When vampires venture out into the world, wreaking havoc on innocent citizens, it is up to Harry Keogh's twin sons, both possessing their father's powers, to stop them. By the author of Necroscope. 35,000 first printing. $35,000 ad/promo.
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Brian Lumley is the author of the bestselling Necroscope series of vampire novels. The first Necroscope, Harry Keogh, also appears in a collection of Lumley's short fiction, Harry Keogh and Other Weird Heroes, along Titus Crow and Henri Laurent de Marigny, from Titus Crow, Volumes One, Two, and Three, and David Hero and Eldin the Wanderer, from the Dreamlands series.
An acknowledged master of Lovecraft-style horror, Brian Lumley has won the British Fantasy Award and been named a Grand Master of Horror. His works have been published in more than a dozen countries and have inspired comic books, role-playing games, and sculpture, and been adapted for television.
When not writing, Lumley can often be found spear-fishing in the Greek islands, gambling in Las Vegas, or attending a convention somewhere in the US. Lumley and his wife live in England.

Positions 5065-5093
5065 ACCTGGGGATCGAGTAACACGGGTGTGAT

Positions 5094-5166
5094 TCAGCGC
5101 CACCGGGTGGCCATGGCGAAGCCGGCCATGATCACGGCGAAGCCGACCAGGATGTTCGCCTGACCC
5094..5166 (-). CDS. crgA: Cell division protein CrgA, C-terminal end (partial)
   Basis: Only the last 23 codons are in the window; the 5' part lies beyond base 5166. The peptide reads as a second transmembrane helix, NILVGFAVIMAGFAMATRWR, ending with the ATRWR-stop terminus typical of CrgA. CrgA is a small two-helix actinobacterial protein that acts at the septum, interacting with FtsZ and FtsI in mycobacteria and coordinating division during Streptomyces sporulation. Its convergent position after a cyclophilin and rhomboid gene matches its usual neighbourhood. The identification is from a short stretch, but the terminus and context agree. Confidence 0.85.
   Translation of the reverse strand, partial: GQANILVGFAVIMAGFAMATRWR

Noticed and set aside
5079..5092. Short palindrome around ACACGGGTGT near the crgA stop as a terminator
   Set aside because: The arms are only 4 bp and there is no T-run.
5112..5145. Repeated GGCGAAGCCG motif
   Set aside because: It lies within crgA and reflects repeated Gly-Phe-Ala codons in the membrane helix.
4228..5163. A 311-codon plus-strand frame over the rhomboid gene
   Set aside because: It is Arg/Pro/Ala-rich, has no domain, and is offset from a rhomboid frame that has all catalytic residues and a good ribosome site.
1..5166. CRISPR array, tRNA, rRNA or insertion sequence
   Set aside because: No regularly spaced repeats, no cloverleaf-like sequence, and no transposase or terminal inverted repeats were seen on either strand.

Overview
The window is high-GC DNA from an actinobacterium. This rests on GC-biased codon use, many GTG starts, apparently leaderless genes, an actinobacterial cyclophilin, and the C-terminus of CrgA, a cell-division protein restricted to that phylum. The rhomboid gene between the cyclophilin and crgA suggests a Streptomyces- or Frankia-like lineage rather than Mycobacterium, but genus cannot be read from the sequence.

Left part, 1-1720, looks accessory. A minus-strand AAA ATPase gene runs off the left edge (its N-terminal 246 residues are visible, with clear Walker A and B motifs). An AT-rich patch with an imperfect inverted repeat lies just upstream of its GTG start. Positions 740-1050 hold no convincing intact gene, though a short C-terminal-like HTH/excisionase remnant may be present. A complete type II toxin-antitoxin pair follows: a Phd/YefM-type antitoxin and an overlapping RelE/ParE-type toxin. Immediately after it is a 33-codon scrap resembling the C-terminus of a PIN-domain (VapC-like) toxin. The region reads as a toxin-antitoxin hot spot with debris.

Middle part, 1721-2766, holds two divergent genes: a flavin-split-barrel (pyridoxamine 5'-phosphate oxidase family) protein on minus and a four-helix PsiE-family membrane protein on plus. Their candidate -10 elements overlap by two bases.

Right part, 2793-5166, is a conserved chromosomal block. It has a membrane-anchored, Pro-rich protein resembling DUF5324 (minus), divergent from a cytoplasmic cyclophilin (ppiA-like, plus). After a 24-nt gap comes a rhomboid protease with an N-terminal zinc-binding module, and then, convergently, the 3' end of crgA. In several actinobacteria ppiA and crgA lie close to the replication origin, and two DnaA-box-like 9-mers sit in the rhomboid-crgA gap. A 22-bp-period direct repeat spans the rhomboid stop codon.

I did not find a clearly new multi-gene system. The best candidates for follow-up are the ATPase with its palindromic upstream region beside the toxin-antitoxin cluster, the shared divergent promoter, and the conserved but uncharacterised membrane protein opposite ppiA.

PART ONE:LOOKING BACKIMorning. Sunrise. Sunup!The sun had risen up fifteen times since the battle for The Dweller's garden; risen up over the southwestern horizon, travelled a predestined path according to its cycle, sunk down again into the southeast. Fifteen times that low, warm, oh so lazy golden arc across the sky, making for a like number of sundowns.Sundown: night, darkness, peril!Sundown. A time of terror since time immemorial: when the last yellow glints would slip silently from the high crags of the great barrier range, until its topmost peaks turned a pale ochre, then ashen, finally wolf-grey and silver under the stars of Starside. A time of terror, yes ... but no longer. For the battle in The Dweller's garden had been fought and won, and the near-immortal masters of Starside's aeries, the Wamphyri, were immortal no longer. Indeed, they were either dead or flown into the Icelands. Of the latter, only a few had survived to flee.Sundown, and nothing to fear from it. Not any more. It was strange ...On the one side of the mountains, that closest to the sun (Sunside, with its forests and rivers, and, to the south, its pitiless furnace lands), daylight would persist for a further twenty-five hours; but on Starside the barrier mountains shut out the sun's life-giving warmth, leaving only the stars and the aurora over the Icelands to light the rugged land. So it had always been, so it would always be.Except upon a time there had also been the Wamphyri! ... But now there was none. Not in Starside, anyway. No vampires here but one, and he was different. He was The Dweller.And at the beginning of that new night, that fifteenth sundown in the New Age of Starside, The Dweller had called for Lardis Lidesci to attend him at his house in the garden high over Starside's boulder plains.Lardis was a Traveller king, leader of one of Sunside's Szgany tribes. He was short, barrel-bodied, apelike in the length of his arms; his lank black hair framed a wrinkled, weather-beaten face, with a flattened nose and a wide mouth full of strong, uneven teeth. Under wild eyebrows, Lardis's brown eyes glittered his mind's agility, even as he himself was agile despite his stumpy shape. Yes, he was Szgany, and it showed."Szgany": in fact the word had two meanings. Starside's trogs, cavern-dwelling neanderthals, likewise called themselves Szgany. To them it meant "The Obedient Ones"--obedient to the Wamphyri! As for the genesis of Traveller usage, that was lost in time. Now when the Gypsies used the word to define other than a trog, it best described themselves, their way of life: tinkers, music-makers, seekers after refuge (often in deep caverns, like the dwelling places of the trogs), wandering metalworkers, fey people: Szgany.Travellers. Ah, but upon a time--an oh so recent time--there had been reasons aplenty for the nomadic existence of the Gypsies! And each and every one of those reasons monstrous, and all of them inhabiting the stone- and bone-built aeries of the Wamphyri! But the Wamphyri were no more.It was strange; Lardis was not yet accustomed to it; the sun was setting for the fifteenth time and still he shivered, longing for the misted valleys, wooded slopes and forests of Sunside. Across the mountains it was still twilight and true dark many hours away. Plenty of time to find sanctuary in one or another of the many labyrinthine systems of caverns, there to wait out the night until ... But no, all of that was yesterday. Yet again Lardis must remind himself: Fool! The yoke is lifted. The Szgany are free!Pausing where he made his way through the garden, Lardis looked back and up at the topmost crags. They were ashen now: charcoal dusted a pale blue-grey from the brightening stars, the colour of a wolf at twilight. Soon the hurtling moon would be up, half golden in the sun's reflected light, half blue as Icelands sheen. Then the wolves of Sunside would sing up from the dark forests and down from the pine-clad mountains, and those of Starside would hear them, yawn and stretch, emerge from their treeline dens and answer with songs of their own. For the moon was mistress to all the grey brothers.Shivering (from the chill of twilight?) Lardis glanced all aboutin the dusk. At trog workers, leathery, shuffling, nocturnal, already up and about and seeing to their various duties; at the dim but reassuring yellow lights of Traveller dwellings huddled to the gently sloping walls of the saddle; at the misty silhouettes of greenhouses, the glitter of starlight in a shimmering geothermal pool, a creaking wind-vane atop its skeletal tower, turning in the breeze off Starside. And then he shivered again, and started out more urgently for The Dweller's house----Only to slow his pace in the very next moment. No need for haste. It was sundown, yes, but there was nothing hurtful here. Not anymore. So ... why should he feel that something was wrong?Lardis trusted his instincts. His mother used to read palms, and his father had seen far things; all of the Lidescis had been fey. And tonight Lardis was jumpy without knowing the reason. Could this be why The Dweller had called him, because something was wrong? Well, he would know soon enough. But one thing Lardis already knew: that he had heard the call of Sunside, its rivers, forests and open spaces, and come what may his stay would not be long in The Dweller's garden.Three acres in a row front to rear, the garden was--it had been--a marvellous place. It was a small valley in a gently hollowed mountain saddle. In this region Nature had flattened the barrier range somewhat; thus when the sun stood at its low southerly apex, it somehow managed to shine between even the highest peaks and down the long slopes, glancing off the crags to light here. From twilight to twilight, the aching light of Sunside struck through the pass in a great warm misty wedge.A long, curved dry-stone wall defined the garden's forward boundary, beyond which the ground dipped sharply towards frowning cliffs, weathered shelves, more declivities, gentling foothills, and finally Starside's barren plains. Encompassed by the wall, the slopes of the saddle, and a narrow pass at the rear, were small fields or allotments, greenhouses, wind-vanes, sheds and storehouses, and clearwater ponds. A number of pools were astir with trout; others bubbled with thermal activity. Lush with vegetation, much of it crushed and ravaged in the battle but already sprung up and growing again, a surprising number of the garden's vegetable species would have been at home in The Dweller's own world. Hardy, improved or developed by TheDweller himself, they had grown accustomed to Starside's long nights and longer, occasionally dreary, days.Repairs to the garden were nearing completion. Even stones slimed by exploding gas-beasts or evaporating Lords and lieutenants had been cleaned, or removed to the rim and avalanched down onto Starside. Vampire debris had gone into a crevasse, been drenched with The Dweller's fuels, burned up with hideous stenches. Eventually the last taint had been expunged. Broken dwellings had been mended, flattened greenhouses re-erected, The Dweller's generators repaired. Many of the garden's systems were fragile, requiring frequent attention; tending them was how The Dweller's people earned their keep, and the work served to instruct them in his ways.His "people": trogs sent by the Wamphyri to work mischief against him, only to be converted to his cause; a few Travellers from tribes other than Lardis Lidesci's, grateful for The Dweller's sanctuary; and Starside's grey brotherhood, the wild ones of the mountains, who hunted under the moon. These latest of his volunteers were wolves, but it was as if he were their brother--which indeed he might well be. For The Dweller's vampire had been passed to him by a wolf ...A vampire, aye--indeed, Wamphyri! For he carried a true egg. And if he were not The Dweller, with his own place here in the garden, what then? On Starside's boulder plains, east of the shining hemisphere portal to lands unknown, there stood the last great aerie of the Wamphyri. In its prime it had been the property of the Lord Dramal Doombody who, upon his demise, gifted it to his heir the Lady Karen. Might not The Dweller, himself Wamphyri, feel the aerie's alien lure, make it his own, take his machines there to light that monstrous stack as now they lit the garden?As for the Lady Karen herself:In the battle for the garden, Karen had sided with the defenders; moreover, she had brought first warning, and with her hybrid warriors had fought like a wildcat against the vampire Lords! Engaging Lesk the Glut, she'd opened his chest with her gauntlet, cut through the pipes of his heart, torn it smoking from his body while yet Lesk stamped and snorted! The Lady Karen: she had been something! But now ...Some said she lived in her aerie still, though Harry Keogh (called Hell-lander, and sometimes Dwellersire) would doubtlessdispute it; if he were fit and well enough to dispute anything. Harry Keogh: The Dweller's father, his bloodsire.After the battle, Harry had sojourned a while with Karen in her aerie; who but a magician out of the hell-lands would dare? She was after all Wamphyri! But upon his return to the garden he'd reported Karen's demise: how, in order to avoid some dark, unspoken fate, she had killed herself. Perhaps it was so, but mention her name to The Dweller and he would only smile. Except ... these days he wasn't much given to smiling.Lardis arrived at his destination: a white stone bungalow with round windows and a chalet-style roof, situated close to a hot spring. An exterior staircase of yellow-varnished pine zigzagged up to a small balcony under projecting eaves, which fronted The Dweller's bedroom in the hollow of the red-tiled roof. After the battle in the garden, when the house suffered exploding gas-beast blasts, only its shell had been left standing. Trogs and Travellers, working together under the direction of The Dwellers, had soon put it back to rights. Now it seemed The Dweller no longer took pride in it. Nor in any of his previous works.The Dweller waited in his doorway. He wore his golden mask, of course, and a voluminous yellow robe which covered his entire body down to his feet. Lardis paused before him, raised a clenched fist and uttered a customary greeting: "Tear down the mountains!" Customary, habitual, indeed instinctive, the ancient Szgany imprecation no longer had meaning. In return The Dweller nodded, took Lardis's elbow and escorted him to the long room which was his study. A circular window in an end wall looked out over Starside to the distant, shimmering horizon and the auroras of the far north. A second window in the opposing wall viewed the garden, the narrowing funnel of the saddle, the gaunt crags rising on both sides and merging into peaks. In the cleft of the pass the sky was a banded blue, where the sapphire in the well of the V shaded upwards into indigo to accommodate the first glitter of Sunside's stars.Seated on simple stools in soft yellow electric lamplight, the two men faced each other across a small pine table. Despite the fact that Lardis was The Dweller's senior by a good six or seven years, and a leader in his own right, he was ill at ease in the other's presence. He had felt this way, indeed increasingly so, almost from first arrival here. His discomfort might have its source in The Dweller's alien origins--the fact that he was abeing from an unknown world, commanding awesome weapons and powers--but that was only part of it. Rather Lardis sensed in him something of the ancient powers of this world (or more properly, of Starside), and for the most part his disquiet lay in knowing what stared back at him through the orbits of The Dweller's expressionless golden mask--scarlet Wamphyri eyes! Well, no secret there. For much to his credit The Dweller had disclosed all: the fact that he was the recipient of a vampire egg--from the bite of a wolf!Lardis, however, suspected that there was even more than this to his persistent disquiet. Gazing somewhat obliquely on his host, he felt that The Dweller's unseen eyes saw more than was their right, that they might even peer into a man's soul. Lardis's soul, like his conscience, was crystal clear, but his thoughts were never less than searching. He didn't much like the idea that perhaps The Dweller was also a thought-thief, a mentalist. Certainly the majority of the Old Wamphyri had had the power, in one degree or another.Finally The Dweller spoke. "You are silent." His voice was young, yet old with knowledge, with strangeness. It had a rough edge, a rasp of physical pain. Beneath his robe, The Dweller's burns were not yet healed. Not entirely.Lardis shrugged awkwardly, felt lost for an answer. "You sent for me. I came to discover your needs.""My needs?" The Dweller answered Lardis's shrug with one of his own. "I myself don't know what they are! But for the moment they are the needs of my people. Later ... we shall see."Lardis waited, and eventually:"I fear there are changes in the offing," said The Dweller, sighing. "There are several subjects to discuss. My mother, my father, myself. Yourself, and your people. The garden, and its future. If it has one."Still Lardis waited."The garden served a purpose, in its time," The Dweller continued. "It was a home, a refuge, even a fortress against the Wamphyri. Against their arrogance, anyway: their 'invincibility.' Well, they were not invincible. Nor am I. Nothing is. Also, the garden proved a point: that while a fixed, permanent home may be vulnerable, still it may be defended, and successfully. One of several things which made the Wamphyri strong was theirterritoriality. They would not suffer rivals within their spheres. Once they laid claim to a place--or to anything, for that matter--it was theirs forever, or as long as they could hold it. This was no weird idiosyncrasy; most creatures, once they have found their place, will not move lightly aside. And men are much the same. Which is how and why we held the garden and brought the Wamphyri down." He paused."In my father's country," The Dweller continued in a while, "in his world, they have this saying: 'An Englishman's home is his castle.' It may be translated as a warning: 'Make no threat against me on my own land, for here I am strong. Here, I am the master!" Again The Dweller paused, then asked, "Do you understand what I'm saying?"Lardis wasn't sure he did understand, but certainly he was worried. The Dweller's mode of expression sounded like nothing so much as a Wamphyri word game! And suddenly Lardis wondered: In the battle for the garden, was it his purpose to simply defend himself against the Wamphyri ... or to usurp them? If the latter, what did that make Lardis Lidesci and his people? Free men ... or thralls? Now that The Dweller alone held sway on Starside, how would he use his power?Finally Lardis found his voice. "Are these things applicable to me?""To you and yours, yes," The Dweller replied. "The Szgany fought for me and my garden. What they paid in blood has been returned in skill and knowledge; and in future, should the need arise, your people will know how to defend themselves. But for now ... what is there for you on Starside? What was there ever, but a threat? Well, the threat is no more. So go back to Sunside, quit your travelling, build settlements and live in peace--for as l...